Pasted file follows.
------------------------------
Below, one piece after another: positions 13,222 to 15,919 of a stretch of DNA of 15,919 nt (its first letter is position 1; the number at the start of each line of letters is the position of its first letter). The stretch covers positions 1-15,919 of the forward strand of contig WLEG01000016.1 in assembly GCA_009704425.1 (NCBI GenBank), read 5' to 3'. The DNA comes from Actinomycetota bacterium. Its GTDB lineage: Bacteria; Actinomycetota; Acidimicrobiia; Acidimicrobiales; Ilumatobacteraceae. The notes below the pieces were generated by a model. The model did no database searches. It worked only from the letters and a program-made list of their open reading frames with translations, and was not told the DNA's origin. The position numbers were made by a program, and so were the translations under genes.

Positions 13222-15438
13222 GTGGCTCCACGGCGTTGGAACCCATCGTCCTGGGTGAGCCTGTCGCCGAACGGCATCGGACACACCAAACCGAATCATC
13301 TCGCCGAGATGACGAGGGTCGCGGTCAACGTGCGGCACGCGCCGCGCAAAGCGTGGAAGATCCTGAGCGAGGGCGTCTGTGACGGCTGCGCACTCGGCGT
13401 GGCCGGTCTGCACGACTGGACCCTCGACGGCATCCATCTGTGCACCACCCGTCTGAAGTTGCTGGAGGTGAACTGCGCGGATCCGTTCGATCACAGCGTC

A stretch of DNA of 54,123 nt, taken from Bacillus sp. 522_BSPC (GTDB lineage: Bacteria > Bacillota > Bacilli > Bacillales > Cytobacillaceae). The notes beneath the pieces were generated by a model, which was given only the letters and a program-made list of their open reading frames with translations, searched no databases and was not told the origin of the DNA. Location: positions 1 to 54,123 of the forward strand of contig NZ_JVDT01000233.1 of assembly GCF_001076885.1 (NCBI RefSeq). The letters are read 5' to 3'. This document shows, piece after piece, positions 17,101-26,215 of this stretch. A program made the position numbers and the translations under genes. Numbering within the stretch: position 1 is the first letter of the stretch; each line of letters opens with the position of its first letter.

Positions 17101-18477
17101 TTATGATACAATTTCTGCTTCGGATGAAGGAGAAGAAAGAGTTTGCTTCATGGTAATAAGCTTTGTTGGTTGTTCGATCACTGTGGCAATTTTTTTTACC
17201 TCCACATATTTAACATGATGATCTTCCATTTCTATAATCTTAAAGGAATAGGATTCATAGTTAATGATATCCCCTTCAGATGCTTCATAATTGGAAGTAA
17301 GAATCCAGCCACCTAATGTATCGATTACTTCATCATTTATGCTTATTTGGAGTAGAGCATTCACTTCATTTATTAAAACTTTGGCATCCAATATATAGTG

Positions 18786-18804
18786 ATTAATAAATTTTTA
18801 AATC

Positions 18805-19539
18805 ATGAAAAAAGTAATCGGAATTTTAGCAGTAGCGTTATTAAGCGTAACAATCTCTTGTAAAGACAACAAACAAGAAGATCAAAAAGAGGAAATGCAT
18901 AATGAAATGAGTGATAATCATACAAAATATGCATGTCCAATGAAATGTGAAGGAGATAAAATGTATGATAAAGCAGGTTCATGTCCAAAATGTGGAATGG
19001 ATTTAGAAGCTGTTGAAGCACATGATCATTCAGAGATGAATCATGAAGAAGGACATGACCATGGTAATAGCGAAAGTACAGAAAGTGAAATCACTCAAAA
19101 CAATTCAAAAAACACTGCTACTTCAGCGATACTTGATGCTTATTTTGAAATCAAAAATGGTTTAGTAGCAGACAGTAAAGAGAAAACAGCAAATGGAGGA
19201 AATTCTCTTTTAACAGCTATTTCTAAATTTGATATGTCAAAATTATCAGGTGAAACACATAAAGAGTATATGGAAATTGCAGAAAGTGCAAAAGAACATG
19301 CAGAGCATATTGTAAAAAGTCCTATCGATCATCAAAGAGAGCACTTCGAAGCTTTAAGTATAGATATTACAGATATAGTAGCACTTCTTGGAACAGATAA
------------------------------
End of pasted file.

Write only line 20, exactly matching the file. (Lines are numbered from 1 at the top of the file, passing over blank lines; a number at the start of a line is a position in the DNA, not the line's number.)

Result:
19301 CAGAGCATATTGTAAAAAGTCCTATCGATCATCAAAGAGAGCACTTCGAAGCTTTAAGTATAGATATTACAGATATAGTAGCACTTCTTGGAACAGATAA